Rise of the Web App
Ah, it’s only a web app. It’s just a cheaper imitation of the real thing.
That’s what your average app provider will tell you. And, until recently, they wouldn’t be wrong. But don’t look now, technology has changed yet again (like it does).
Over the course of the next three articles, we’ll be looking at the question of native apps vs web apps. What’s the difference? How are they evolving? Why do I give a rats?
So, let’s begin by asking this simple question: How can you serve mobile content in a format that’s compatible with the growing range of devices, without eating into your event’s budget?
This question is vital for most event marketers, even if the answer comes back, ‘you can’t avoid eating into the show’s marketing budget’. Mobile internet usage is growing at an astronomical rate. As of August 2011, almost 50% of internet users were accessing the internet via mobile phone data connections*. And, nearly one in every three adults now uses a smartphone**. Businesses everywhere are embracing the benefits of this technology, and at the same time there’s an increasing frustration for the users of various devices trying to access valuable information through them. Even with the dawn of tablet computers, many sites don’t convert well, and they certainly don’t exploit the advantages of touch and hand gestures. Imagine a delegate trying to read the programme details for an event on a website built for an average 17″ screen on their approximately 3″ device.
Over the last few years, we have seen the success of Apple’s App Store, and the overwhelming range of technologies that have followed suit, including Android, BlackBerry, Amazon and Windows. The land rush to develop an iPhone app to deliver content was tremendous. However, in a maturer market, with the many alternatives available for consumers and businesses alike, the cost of keeping up to date can spiral as native apps for different platforms need to be created.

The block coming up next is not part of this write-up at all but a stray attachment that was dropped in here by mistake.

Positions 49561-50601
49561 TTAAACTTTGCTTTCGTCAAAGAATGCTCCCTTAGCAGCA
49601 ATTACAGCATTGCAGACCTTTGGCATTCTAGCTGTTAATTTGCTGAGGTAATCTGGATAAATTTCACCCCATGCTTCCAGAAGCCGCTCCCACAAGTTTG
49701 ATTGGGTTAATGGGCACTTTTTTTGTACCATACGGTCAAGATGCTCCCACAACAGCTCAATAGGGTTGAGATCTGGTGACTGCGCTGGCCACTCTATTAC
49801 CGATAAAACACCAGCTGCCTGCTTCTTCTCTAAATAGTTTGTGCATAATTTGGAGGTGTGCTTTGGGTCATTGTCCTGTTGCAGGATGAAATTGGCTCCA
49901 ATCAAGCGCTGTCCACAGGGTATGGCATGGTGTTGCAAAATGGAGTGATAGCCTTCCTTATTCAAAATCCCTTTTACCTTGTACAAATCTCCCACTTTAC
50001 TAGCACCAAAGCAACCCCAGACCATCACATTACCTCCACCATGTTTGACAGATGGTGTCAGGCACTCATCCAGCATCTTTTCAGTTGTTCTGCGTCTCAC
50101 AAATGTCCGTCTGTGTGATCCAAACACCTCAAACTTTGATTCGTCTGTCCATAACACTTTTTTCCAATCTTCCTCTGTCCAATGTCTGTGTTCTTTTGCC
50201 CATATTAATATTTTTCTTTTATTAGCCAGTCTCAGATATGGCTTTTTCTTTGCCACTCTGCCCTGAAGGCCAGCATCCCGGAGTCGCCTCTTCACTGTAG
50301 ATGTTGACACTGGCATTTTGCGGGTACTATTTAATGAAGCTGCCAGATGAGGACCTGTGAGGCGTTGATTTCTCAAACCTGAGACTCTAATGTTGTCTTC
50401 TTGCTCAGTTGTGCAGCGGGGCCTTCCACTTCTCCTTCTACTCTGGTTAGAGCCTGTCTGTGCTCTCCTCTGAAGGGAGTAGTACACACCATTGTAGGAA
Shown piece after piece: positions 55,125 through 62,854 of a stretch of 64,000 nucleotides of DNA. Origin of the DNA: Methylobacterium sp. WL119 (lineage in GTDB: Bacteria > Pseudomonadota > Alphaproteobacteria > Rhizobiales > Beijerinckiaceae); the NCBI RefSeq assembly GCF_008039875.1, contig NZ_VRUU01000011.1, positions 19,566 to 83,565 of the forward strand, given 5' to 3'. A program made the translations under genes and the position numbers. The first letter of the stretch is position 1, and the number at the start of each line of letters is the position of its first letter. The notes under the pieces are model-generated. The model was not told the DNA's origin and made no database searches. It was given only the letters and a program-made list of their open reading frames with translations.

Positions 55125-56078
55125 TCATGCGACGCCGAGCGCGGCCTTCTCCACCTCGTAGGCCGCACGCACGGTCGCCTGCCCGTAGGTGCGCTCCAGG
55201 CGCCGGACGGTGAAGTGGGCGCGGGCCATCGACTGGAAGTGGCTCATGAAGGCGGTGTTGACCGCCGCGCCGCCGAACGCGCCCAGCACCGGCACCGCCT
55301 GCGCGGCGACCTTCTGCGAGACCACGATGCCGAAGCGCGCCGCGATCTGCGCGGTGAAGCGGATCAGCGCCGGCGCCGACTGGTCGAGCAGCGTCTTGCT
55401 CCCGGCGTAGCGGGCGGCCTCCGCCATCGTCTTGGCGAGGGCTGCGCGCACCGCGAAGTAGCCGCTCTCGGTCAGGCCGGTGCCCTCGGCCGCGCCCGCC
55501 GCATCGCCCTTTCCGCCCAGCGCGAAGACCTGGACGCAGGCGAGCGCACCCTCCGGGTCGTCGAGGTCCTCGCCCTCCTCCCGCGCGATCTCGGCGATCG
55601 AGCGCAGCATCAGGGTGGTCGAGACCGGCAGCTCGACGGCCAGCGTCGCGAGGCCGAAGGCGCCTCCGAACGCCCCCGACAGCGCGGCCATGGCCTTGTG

So what is the answer?
These are apps that can deliver the same sorts of results as native apps, and are a fraction of the development cost of a native app. Being web based, they don’t need the development of multiple versions for device compatibility, and don’t require lengthy and (often) costly submission times to app stores. Data and content delivery is processed server side, and provided in a format that’s cross compatible with a multitude of platforms.
Here are a few of the advantages of a web app for your event:
_ Multi device compatibility
_ Low cost
_ No lengthy submission process
_ New communications stream for visitors
_ Additional sponsorship vehicle
_ Reduce (or even eliminate) printed event brochure costs
_ Always up to date, no reliance on the user updating their phones
To develop native apps for the following platforms could thousands…
Using event web apps, you could be publishing your cross compatible information across mobile devices everywhere, within days. Meeting the needs of information-hungry delegates who want to access your event information in a way that is intuitive, and is easy to use.
Get in touch for a quick (15 minute) demo.[Sources]